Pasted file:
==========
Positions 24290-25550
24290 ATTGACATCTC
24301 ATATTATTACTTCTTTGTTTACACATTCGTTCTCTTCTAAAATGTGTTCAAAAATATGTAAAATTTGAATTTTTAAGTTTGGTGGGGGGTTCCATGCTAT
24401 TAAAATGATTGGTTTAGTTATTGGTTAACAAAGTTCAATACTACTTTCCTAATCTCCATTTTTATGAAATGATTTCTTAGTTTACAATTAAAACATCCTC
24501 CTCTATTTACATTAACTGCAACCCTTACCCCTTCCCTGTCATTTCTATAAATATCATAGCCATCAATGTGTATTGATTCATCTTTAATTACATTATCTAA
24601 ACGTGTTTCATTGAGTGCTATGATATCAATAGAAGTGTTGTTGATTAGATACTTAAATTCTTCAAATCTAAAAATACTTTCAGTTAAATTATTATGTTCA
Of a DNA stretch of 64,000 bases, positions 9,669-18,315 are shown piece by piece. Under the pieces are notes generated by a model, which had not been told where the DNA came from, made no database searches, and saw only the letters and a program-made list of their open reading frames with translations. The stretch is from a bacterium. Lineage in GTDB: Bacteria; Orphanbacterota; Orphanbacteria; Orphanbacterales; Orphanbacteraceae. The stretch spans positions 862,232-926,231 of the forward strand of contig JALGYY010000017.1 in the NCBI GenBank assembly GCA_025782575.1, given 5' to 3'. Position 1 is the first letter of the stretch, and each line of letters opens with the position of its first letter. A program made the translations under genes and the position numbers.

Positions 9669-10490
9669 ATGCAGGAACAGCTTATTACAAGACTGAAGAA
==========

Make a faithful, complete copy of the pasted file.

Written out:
Positions 24290-25550
24290 ATTGACATCTC
24301 ATATTATTACTTCTTTGTTTACACATTCGTTCTCTTCTAAAATGTGTTCAAAAATATGTAAAATTTGAATTTTTAAGTTTGGTGGGGGGTTCCATGCTAT
24401 TAAAATGATTGGTTTAGTTATTGGTTAACAAAGTTCAATACTACTTTCCTAATCTCCATTTTTATGAAATGATTTCTTAGTTTACAATTAAAACATCCTC
24501 CTCTATTTACATTAACTGCAACCCTTACCCCTTCCCTGTCATTTCTATAAATATCATAGCCATCAATGTGTATTGATTCATCTTTAATTACATTATCTAA
24601 ACGTGTTTCATTGAGTGCTATGATATCAATAGAAGTGTTGTTGATTAGATACTTAAATTCTTCAAATCTAAAAATACTTTCAGTTAAATTATTATGTTCA
Of a DNA stretch of 64,000 bases, positions 9,669-18,315 are shown piece by piece. Under the pieces are notes generated by a model, which had not been told where the DNA came from, made no database searches, and saw only the letters and a program-made list of their open reading frames with translations. The stretch is from a bacterium. Lineage in GTDB: Bacteria; Orphanbacterota; Orphanbacteria; Orphanbacterales; Orphanbacteraceae. The stretch spans positions 862,232-926,231 of the forward strand of contig JALGYY010000017.1 in the NCBI GenBank assembly GCA_025782575.1, given 5' to 3'. Position 1 is the first letter of the stretch, and each line of letters opens with the position of its first letter. A program made the translations under genes and the position numbers.

Positions 9669-10490
9669 ATGCAGGAACAGCTTATTACAAGACTGAAGAA